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Lack of domestic suppply causes processing companies in Ghana to look offshore

Ghana’s pineapple production and exports have slumped to the lowest in nine years, throwing more than 500,000 people, mostly farmers, out of a job. Not only has the situation denied the country the millions of dollars it used to receive in foreign exchange, the economy has lost some fruit processing companies, with the surviving ones struggling to get raw materials to process.

Processing companies such as Blue Skies, HPW, Peelco and Pinora have had to import more than half of their raw materials such as mangoes, pineapples and papaya (pawpaw) as they struggle to source them locally. Other processing companies in Adeiso in the Eastern Region, Nsawam, Asamankese and Tema have all folded up due to lack of raw materials that can make them competitive.

Mr Abloh said Blue Skies had just sealed a deal to air-lift 120 tonnes of mangoes a week from Brazil for 10 weeks, mainly due to inadequate local supplies and from the sub-region, especially during the crop’s off seasons.

Blue Skies, which has the capacity to process 30 tonnes of fresh pineapple a day for export, is only doing 20 tonnes a day. Last month, the company laid off over 400 workers due to lack of raw materials for off peak production. HPW, a Swiss company which used to export fresh fruits from Ghana, had to make a hard U-turn to dry fruits – pineapple, mango and coconut. “Ghana’s fruit industry consists of a huge amount of small farmers, often with a weak set-up and very few large and professional fruit growers/exporters. Our demand of over 6,000 tonnes of fresh fruit is substantial for the industry,” said company officials.

Horticultural produce from Ghana has shown a lot of promise over the years. The country has been involved in the export of horticultural exports since the 1980s. Exports rose quickly from US$28 million in 2000 to US$75 million by 2006, with a lot of potential at hand, with mangoes, pineapples and chilis showing firmer promise.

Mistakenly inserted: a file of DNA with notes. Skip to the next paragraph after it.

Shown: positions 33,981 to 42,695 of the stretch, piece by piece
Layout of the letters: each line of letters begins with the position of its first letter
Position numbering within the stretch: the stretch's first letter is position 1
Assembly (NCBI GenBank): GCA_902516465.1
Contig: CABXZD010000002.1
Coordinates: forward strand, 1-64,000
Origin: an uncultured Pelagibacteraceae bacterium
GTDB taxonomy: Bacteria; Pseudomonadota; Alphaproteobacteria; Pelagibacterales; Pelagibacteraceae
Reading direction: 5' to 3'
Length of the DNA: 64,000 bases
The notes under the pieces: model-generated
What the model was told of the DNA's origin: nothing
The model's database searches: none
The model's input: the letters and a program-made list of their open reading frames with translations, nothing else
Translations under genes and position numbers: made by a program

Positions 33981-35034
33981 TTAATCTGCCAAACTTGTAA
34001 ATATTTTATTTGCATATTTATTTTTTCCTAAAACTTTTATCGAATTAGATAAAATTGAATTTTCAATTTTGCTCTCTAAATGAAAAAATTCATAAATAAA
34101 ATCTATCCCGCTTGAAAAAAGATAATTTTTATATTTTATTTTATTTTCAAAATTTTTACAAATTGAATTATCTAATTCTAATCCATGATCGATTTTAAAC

Statistics indicate that there are about €1 billion worth of pineapple market; €3.5 billion for bananas and US$250 million, all in the European Union alone. Ghana’s pineapple exports blossomed in the 1990s when pineapple exports formed an association and reached an agreement with a vessel to lift fresh produce from Ghana, after visiting Cameroon and Cote d’Ivoire.

The twice a week lifting accelerated exports of fresh pineapples and other horticultural produce. Pineapple exports, thus rose from a few tonnes a week to 71,000 tonnes in 2004. The exports started slumping very fast when Costa Rica introduced the much sweeter MD2 pineapple which caught on well in the EU market. This caused the market for Ghana’s variety, the smooth cayenne, to plummet to the current low levels of 35,000 tonnes in 2012.

Source: ghanaweb.com

Publication date: 10/16/2013


 


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